Tag archives for: diabetes,

Multiple maroon and spotted white tablets are arranged in a table formation

The search for the best diabetes medicine

Categories: Diabetes  /  News  /  Research

An explosion of new drugs for type 2 diabetes have come on the market in recent years, leaving doctors and patients with a dilemma — which one should I use? The question isn’t so much about the first drug doctors prescribe. Guidelines from the American Diabetes Association and other professional groups around the world say that metformin should be the first drug offered to patients. Metformin, which has been used in Europe for decades, was approved by the U.S. Food and Drug Administration in 1994. Much of the research leading to that approval was led by Dr. Ralph DeFronzo, deputy …Read More >

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A mother holds her newborn child in the birthing room for the first time and both are smiling

Helping women with a common fertility problem

Categories: News  /  Pregnancy  /  Research

A breast cancer drug may help women with polycystic ovary syndrome achieve a successful pregnancy better than the standard treatment, new research suggests. Polycystic ovary syndrome is one of the most common causes of infertility, affecting 5 to 10 percent of women of childbearing age. The condition, often linked to diabetes, is caused in part by a hormonal imbalance. In PCOS, the ovaries make high levels of androgens — primarily a male hormone that women also produce, typically in small quantities. The standard treatment has long been a drug called clomiphene citrate, which stimulates ovulation. But its success rate is limited. …Read More >

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A person holds a syringe as they prepare to inject themselves with insulin

Stable blood sugar? There’s almost an app for that

Categories: Children's Health  /  Diabetes  /  News  /  Research  /  Technology

Technology moved a little closer to the long-sought goal of helping diabetics maintain something close to normal blood sugar levels, around the clock, without the ordeal of endless finger sticks and insulin injections. And yes, it involves an iPhone app. Although not yet available, researchers at Boston University reported in the New England Journal of Medicine this week they had achieved much more stable blood sugar levels with a “bionic pancreas” in two small studies of type 1 diabetics — one involving 20 adults, and the other 32 adolescents attending a diabetes camp, over the course of five days. In type …Read More >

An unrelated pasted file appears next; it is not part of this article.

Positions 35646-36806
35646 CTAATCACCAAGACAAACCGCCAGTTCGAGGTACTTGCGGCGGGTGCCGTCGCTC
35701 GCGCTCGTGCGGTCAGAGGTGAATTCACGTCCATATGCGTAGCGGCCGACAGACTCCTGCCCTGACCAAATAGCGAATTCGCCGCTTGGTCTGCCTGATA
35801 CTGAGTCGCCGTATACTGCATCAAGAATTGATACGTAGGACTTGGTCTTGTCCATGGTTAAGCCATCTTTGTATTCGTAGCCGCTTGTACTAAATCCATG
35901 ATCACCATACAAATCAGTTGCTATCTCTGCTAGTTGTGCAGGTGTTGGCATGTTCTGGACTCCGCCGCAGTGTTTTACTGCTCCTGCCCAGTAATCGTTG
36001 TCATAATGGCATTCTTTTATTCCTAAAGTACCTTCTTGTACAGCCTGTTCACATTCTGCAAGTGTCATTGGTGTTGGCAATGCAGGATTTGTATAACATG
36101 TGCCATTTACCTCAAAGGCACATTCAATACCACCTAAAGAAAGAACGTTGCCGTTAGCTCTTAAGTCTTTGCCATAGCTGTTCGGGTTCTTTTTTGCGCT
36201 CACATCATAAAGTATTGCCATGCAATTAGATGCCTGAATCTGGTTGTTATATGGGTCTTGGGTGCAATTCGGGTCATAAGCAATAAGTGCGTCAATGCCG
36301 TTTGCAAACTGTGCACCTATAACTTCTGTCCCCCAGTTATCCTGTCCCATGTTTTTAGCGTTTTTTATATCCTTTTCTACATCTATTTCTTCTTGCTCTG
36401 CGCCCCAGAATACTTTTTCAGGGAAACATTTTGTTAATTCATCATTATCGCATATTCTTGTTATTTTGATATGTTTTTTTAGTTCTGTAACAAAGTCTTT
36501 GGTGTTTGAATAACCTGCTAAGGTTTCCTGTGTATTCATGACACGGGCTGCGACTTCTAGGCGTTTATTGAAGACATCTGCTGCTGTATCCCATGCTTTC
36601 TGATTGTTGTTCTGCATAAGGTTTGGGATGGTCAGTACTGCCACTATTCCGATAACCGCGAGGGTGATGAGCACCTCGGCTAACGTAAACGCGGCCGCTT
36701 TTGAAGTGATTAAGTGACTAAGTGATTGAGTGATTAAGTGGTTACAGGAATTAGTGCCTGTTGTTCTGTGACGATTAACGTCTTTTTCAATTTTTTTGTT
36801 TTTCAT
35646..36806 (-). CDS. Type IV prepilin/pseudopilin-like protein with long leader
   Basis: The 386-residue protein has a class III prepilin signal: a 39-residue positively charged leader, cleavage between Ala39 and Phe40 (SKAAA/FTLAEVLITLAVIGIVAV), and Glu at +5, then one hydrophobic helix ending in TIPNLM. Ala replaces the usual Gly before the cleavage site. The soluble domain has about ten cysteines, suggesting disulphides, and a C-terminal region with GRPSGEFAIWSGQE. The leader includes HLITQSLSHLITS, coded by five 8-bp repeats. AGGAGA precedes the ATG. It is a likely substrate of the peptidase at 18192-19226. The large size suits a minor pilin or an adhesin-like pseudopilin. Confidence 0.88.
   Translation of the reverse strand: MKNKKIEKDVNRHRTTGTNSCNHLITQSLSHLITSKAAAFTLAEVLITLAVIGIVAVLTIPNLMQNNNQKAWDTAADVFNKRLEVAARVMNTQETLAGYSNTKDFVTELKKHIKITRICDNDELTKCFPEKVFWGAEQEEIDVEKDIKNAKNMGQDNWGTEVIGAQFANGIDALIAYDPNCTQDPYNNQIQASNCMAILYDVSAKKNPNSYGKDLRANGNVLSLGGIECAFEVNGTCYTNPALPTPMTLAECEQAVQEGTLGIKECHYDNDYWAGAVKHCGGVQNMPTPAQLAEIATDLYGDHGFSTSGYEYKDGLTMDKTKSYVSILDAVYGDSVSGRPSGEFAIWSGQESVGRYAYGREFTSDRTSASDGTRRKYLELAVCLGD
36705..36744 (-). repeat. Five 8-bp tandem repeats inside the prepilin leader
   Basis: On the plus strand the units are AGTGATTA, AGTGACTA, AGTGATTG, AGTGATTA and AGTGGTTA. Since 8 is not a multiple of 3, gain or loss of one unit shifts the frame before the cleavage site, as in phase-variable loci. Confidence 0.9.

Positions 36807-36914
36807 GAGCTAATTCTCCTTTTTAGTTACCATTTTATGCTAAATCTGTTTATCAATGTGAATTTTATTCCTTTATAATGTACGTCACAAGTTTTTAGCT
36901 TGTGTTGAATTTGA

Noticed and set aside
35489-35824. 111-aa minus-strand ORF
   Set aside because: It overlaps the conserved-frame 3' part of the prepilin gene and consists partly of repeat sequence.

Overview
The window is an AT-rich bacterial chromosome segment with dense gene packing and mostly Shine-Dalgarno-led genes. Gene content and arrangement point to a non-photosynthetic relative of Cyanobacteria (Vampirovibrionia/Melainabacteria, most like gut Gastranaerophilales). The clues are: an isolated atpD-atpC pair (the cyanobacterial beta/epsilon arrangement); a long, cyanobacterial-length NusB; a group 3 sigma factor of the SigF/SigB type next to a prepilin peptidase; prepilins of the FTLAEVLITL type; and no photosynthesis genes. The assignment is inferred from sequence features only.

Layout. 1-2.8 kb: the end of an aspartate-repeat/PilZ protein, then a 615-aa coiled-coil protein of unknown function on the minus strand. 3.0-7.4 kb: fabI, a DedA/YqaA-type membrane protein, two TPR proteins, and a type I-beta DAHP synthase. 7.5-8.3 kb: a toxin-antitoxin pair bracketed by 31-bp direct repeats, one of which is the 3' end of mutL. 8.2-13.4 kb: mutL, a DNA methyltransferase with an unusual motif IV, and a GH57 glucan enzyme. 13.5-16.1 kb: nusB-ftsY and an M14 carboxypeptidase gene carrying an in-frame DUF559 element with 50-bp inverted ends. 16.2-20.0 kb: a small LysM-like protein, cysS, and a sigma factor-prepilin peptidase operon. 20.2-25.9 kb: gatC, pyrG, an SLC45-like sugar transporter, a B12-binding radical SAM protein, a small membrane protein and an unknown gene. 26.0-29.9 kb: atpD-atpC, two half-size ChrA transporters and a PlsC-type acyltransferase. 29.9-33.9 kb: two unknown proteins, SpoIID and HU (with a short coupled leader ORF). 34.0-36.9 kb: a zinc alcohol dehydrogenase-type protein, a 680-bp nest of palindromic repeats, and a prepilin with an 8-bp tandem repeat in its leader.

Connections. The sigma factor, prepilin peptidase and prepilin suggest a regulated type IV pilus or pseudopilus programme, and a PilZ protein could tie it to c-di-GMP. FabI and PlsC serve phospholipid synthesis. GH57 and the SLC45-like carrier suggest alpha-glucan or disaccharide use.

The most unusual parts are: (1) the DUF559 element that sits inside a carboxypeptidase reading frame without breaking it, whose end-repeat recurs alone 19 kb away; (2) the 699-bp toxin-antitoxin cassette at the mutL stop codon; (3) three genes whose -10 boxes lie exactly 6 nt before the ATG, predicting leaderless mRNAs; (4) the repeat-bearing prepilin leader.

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A South Texas medical mystery

Categories: Cancer  /  Diabetes  /  News  /  Research  /  Surgery

It’s long been a grim medical mystery in this region why rates of liver cancer are high here, particularly among Hispanics. Taking a deeper look at rates of the most common form of liver cancer across the country over a 15-year period, researchers at UT Health Science Center San Antonio found the highest rates in the nation among South Texas Hispanics. The new study, led by Dr. Amelie Ramirez, professor and director of the Institute for Health Promotion Research at the Health Science Center, used data from state and national cancer registries between 1995 and 2010 to look at rates of hepatocelluar …Read More >

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A young diabetic girl is in the process of carrying out a self-monitored blood glucose test

Both forms of diabetes on the rise in children

Categories: Children's Health  /  Diabetes  /  News

Both major forms of diabetes, Type 1 and Type 2, have increased significantly in children and teenagers in recent years, a new study finds. And while the increase in Type 2 diabetes may not be too surprising, given all the attention to the rise in childhood obesity, a similar increase in Type 1 — once known as juvenile diabetes — is a little more puzzling, especially among minority populations. The two forms of diabetes are quite different. In Type 1, the pancreas is unable to produce insulin — a hormone needed to move glucose into cells so it can produce …Read More >

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A plain cup of coffee sits on a dish with a spoon placed next to it

Can that extra cup cut diabetes risk?

Categories: Diabetes  /  News

Is an extra cup of coffee enough to cut your risk of diabetes? A new study by Harvard researchers suggests that those who increased their coffee consumption by one and a half cups each day over a four-year period reduced their risk of Type 2 diabetes by 11 percent. Conversely, those who reduced their coffee consumption by more than a cup per day had a 17 percent higher risk of developing diabetes. The study, published in the journal Diabetologia, looked back at the results of three large population studies that when examined together included almost 100,000 women and 28,000 men over …Read More >

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